Market Monitor: June Update

Headlines and Highlights
  • Consumer confidence returns to pre-pandemic level: The June consumer confidence index jumped back to where it was for most of 2019 and just below its February 2020 high, the latest sign of the recovery picking up steam. The index had been climbing slowly but optimism has grown as COVID-19 vaccinations rise, cases fall and the economy reopens. Consumer spending paused this spring but is expected to rise with the renewal of confidence.
  • Bipartisan deal boosts trillion-dollar infrastructure plan: A $1.2 trillion infrastructure proposal that is expected to add to U.S. economic momentum took a big step forward with a bipartisan accord in Congress. Final passage hinges on approval of the budget to fund it and is not expected until fall. Among other top White House legislative priorities, prospects remain uncertain for proposals to raise the corporate tax rate, increase taxes on U.S. companies’ foreign earnings, roll back some individual tax cuts, tax capital gains at death and increase the top capital-gains rate to 43.4%.
  • Stocks hit midyear with solid returns: Led by small caps (up4%), stock indexes reached the halfway point of 2021 with double-digit gains for the year to date across most categories. The Standard & Poor’s 500 finished the first half at a record high with a 15.2% advance, the second-best start to a year since 1998. The value style of investing outperformed growth by four percentage points at the large-cap level in the first half; energy stocks were the top-performing sector, up 45%.
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Sources: Morningstar, Altair Advisers

Our Views
  • Economic growth should be robust in the second half, driven by the service economy’s comeback as demand revs up further for restaurants, travel and other activity. The ISM services sector gauge is at the highest level in its 24-year history.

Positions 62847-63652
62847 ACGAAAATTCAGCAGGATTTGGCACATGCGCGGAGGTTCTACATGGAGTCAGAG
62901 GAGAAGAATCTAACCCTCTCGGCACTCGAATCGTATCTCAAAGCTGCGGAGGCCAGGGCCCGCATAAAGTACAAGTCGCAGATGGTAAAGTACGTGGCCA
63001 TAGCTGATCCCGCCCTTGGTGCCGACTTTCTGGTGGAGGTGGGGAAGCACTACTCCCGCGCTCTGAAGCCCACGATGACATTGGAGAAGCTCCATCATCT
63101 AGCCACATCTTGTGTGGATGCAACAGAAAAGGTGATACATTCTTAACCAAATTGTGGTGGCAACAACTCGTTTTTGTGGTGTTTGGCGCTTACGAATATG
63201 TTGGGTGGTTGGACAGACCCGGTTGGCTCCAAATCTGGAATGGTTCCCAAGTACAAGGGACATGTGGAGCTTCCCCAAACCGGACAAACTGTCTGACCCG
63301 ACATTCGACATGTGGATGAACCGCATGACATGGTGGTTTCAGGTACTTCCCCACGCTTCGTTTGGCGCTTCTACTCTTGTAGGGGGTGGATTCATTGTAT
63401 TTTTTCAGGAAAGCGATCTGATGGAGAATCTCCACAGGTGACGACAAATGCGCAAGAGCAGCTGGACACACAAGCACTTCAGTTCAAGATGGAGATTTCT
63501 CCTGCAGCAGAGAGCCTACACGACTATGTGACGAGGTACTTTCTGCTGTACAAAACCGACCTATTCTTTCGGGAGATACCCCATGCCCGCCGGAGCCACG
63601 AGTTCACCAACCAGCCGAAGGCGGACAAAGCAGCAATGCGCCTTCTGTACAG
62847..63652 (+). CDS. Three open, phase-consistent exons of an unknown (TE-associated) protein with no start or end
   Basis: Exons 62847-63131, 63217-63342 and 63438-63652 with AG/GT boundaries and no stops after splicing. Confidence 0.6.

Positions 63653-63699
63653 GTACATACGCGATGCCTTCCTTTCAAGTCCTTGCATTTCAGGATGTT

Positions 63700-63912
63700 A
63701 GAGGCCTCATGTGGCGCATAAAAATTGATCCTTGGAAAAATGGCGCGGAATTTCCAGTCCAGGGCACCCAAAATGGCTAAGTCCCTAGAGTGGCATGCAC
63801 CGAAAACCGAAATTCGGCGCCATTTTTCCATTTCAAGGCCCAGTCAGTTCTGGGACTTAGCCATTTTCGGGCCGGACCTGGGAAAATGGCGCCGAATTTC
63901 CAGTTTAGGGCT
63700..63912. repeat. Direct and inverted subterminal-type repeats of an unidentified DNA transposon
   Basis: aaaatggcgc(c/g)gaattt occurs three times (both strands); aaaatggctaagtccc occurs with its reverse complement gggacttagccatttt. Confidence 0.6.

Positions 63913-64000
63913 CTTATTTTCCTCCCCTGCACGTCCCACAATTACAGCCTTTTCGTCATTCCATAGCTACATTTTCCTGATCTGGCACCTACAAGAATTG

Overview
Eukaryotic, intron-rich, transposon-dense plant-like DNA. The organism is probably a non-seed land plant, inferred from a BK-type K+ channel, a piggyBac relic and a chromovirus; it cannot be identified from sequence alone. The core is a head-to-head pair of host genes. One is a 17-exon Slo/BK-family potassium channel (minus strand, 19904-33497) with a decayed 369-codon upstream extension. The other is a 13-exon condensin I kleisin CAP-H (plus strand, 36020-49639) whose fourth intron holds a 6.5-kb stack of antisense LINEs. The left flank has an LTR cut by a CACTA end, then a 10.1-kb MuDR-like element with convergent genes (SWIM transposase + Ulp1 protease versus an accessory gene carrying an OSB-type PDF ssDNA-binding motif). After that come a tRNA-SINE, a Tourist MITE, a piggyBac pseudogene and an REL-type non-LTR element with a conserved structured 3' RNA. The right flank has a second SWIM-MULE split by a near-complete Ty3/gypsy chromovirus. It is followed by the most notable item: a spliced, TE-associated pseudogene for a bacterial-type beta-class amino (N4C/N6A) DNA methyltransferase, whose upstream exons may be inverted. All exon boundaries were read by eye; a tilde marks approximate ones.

• Inflation remains the biggest concern for markets as the second half begins but we expect it to moderate from the recent higher levels. A large percentage of the increases is in categories where prices have surged temporarily as they snap back to life in the reopening – such as used vehicle sales, air fares, lodging and clothing sales. There already are signs the rate of increase in prices year over year is slowing as we move past the one-year anniversary of pandemic-low levels.
  • The labor market’s slow recovery will be a particularly important economic barometer for the rest of the year, with some 7.6 million of the 22 million jobs lost during the pandemic still missing despite all the progress made since the bottom in April 2020. Factoring in the job growth that was taking place before the pandemic when about 200,000 jobs a month were being added, the current jobs hole is closer to 10.6 million. We expect the outlook to improve in the second half due to vaccinations, enhanced unemployment benefits ending and kids returning to school in person.
  • No interest-rate increase is likely for another year or more. The Federal Reserve is monitoring the employment outlook closely and Chair Jerome Powell reiterated to Congress last week that there is a long way to go before it reaches the Fed’s goals, which means monetary policy should remain highly accommodative for the next year.
  • Value stocks have outpaced long-dominant growth stocks this year but growth has narrowed the gap over the last three months. The huge momentum swings from growth to value and now back to growth have left the two investing styles with almost identical gains over the past year – 43.4% for the large-cap value index to 42.3% for its growth peer. We are allocated approximately equally to growth and value and see similar potential for the two areas in the year ahead.

The material shown is for informational purposes only. Forward-looking statements are subject to numerous assumptions, risks, and uncertainties, and actual results may differ materially from those anticipated in forward-looking statements. As a practical matter, no entity is able to accurately and consistently predict future market activities, and all investments are subject to the risk of loss. While efforts are made to ensure information contained herein is accurate, Altair Advisers LLC cannot guarantee the accuracy of all such information presented. Material contained in this publication should not be construed as accounting, legal, or tax advice